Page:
PUNZIO v. ASTRUE (January 21, 2011)
Patricia Punzio's life has been difficult -- alcoholic parents, sexual abuse, attempted suicide, dyslexia, depression, and alcohol abuse all by the time she was 26. Although she stopped drinking at that time, she still had few job skills and had trouble maintaining employment. In 1998, at the age of 40, she sought psychiatric treatment. For the next several years, she participated in treatment and took medication. She was diagnosed with depression and bipolar disorder. Her condition and symptoms improved at times and, at other times, regressed. Her therapist, who saw her in weekly sessions in 2005 and 2006, concluded that she was incapable of holding down a job as a result of her mental illness. Punzio applied for disability benefits in 2005. At an ALJ hearing in 2007, she testified that her condition had improved with treatment but that she still had days when she could not leave the house, that she was still troubled by dyslexia and poor memory, that she mixes up numbers, that she has trouble remembering directions, and that she spends most of her time at home. In response to a question from the ALJ proposing certain limitations on Punzio's capacity to work, a vocational expert testified that Punzio could return to her prior work and would also be able to do factory work. Punzio's lawyer added additional restrictions to the question, including an inability to stay on task and to understand instructions and a likelihood to miss work three days a month. The vocational expert testified that any of those restrictions would eliminate any potential employment. The ALJ commented that the record did not support those added restrictions and asked for supplemental evidence. Punzio solicited an opinion from her treating psychiatrist. The psychiatrist submitted a report that supported the conditions suggested by Punzio's lawyer. The ALJ denied benefits, assigning no weight to the psychiatrist assessment because it was solicited by her attorney for purposes of the hearing and because it was inconsistent with other treatment notes. He also rejected the therapist’s opinion and Punzio's own testimony (as "not entirely credible"). Judge Darrah (N.D. Ill.) affirmed. Punzio appeals.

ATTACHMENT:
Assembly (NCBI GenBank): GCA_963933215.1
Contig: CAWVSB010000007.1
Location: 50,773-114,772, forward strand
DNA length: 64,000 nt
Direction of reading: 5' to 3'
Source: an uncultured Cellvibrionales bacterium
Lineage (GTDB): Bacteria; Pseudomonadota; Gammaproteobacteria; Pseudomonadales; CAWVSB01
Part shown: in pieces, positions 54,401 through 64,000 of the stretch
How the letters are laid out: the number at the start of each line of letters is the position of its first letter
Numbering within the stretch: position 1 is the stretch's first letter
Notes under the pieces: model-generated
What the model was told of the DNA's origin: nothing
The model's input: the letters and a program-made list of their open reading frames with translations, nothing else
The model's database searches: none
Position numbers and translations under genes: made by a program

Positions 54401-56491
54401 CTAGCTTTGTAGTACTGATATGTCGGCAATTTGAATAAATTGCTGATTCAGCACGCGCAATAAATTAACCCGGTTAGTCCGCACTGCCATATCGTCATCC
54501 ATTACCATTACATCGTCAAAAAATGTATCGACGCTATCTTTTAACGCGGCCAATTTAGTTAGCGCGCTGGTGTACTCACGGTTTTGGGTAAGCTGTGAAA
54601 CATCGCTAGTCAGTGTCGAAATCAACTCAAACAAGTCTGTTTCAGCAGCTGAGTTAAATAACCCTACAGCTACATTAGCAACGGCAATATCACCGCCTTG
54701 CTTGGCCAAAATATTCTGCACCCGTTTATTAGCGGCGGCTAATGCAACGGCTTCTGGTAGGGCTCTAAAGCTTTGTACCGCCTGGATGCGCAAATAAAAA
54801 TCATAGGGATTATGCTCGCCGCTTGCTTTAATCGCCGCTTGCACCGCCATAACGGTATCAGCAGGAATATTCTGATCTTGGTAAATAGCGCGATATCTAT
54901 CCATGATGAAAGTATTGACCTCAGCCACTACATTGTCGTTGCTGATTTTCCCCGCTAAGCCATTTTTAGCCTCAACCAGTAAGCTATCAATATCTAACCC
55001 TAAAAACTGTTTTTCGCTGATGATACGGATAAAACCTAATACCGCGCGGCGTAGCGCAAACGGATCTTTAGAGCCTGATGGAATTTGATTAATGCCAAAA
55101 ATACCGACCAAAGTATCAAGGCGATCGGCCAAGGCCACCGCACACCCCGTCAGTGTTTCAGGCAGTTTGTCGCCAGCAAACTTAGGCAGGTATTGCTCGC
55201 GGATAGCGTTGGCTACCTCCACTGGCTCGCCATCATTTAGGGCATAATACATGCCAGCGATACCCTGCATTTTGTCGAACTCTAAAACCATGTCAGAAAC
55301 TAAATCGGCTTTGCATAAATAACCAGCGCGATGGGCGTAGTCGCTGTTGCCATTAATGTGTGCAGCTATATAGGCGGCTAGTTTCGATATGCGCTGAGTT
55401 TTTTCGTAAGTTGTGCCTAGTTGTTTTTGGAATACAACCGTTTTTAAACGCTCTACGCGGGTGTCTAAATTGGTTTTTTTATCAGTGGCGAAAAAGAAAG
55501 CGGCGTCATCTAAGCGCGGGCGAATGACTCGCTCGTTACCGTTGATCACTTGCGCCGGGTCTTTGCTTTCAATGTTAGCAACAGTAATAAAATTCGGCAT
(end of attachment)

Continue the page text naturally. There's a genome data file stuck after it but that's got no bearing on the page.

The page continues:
In their opinion, Judges Posner, Rovner, and Tinder reversed and remanded for the award of benefits. The Court first noted that the ALJ's failure to give any reason whatsoever for the belief that Punzio's testimony was not credible was grounds for reversal itself. The Court has commented several times recently on this unacceptable but frequent practice. (See Martinez, Spiva, and Parker). But another, more serious problem attracted the Court's attention. A treating physician's opinion is entitled to "controlling weight" if it is supported by competent evidence and not inconsistent with other evidence. Here, the ALJ rejected the treating physician's opinion, citing both that it contradicted her treatment notes and that it was solicited by her lawyer. The Court rejected both reasons. It found no contradiction between her diagnosis and her notes, when viewed as a whole, and criticized the ALJ’s “cherry-picking” the record to find an arguable, fleeting contradiction. As for the opinion being requested by the lawyer, the Court noted that the practice was endorsed by the agency's regulations and even encouraged on the agency's website. The Court recognized that sometimes treating physicians are not objective, but noted that the concern is addressed by the regulations. Given the treating physician's opinion and supporting evidence and the vocational expert's testimony that no jobs are available to someone with Punzio's mental condition, the Court concluded that a remand for further consideration was unnecessary. Instead, it remanded for an award of benefits.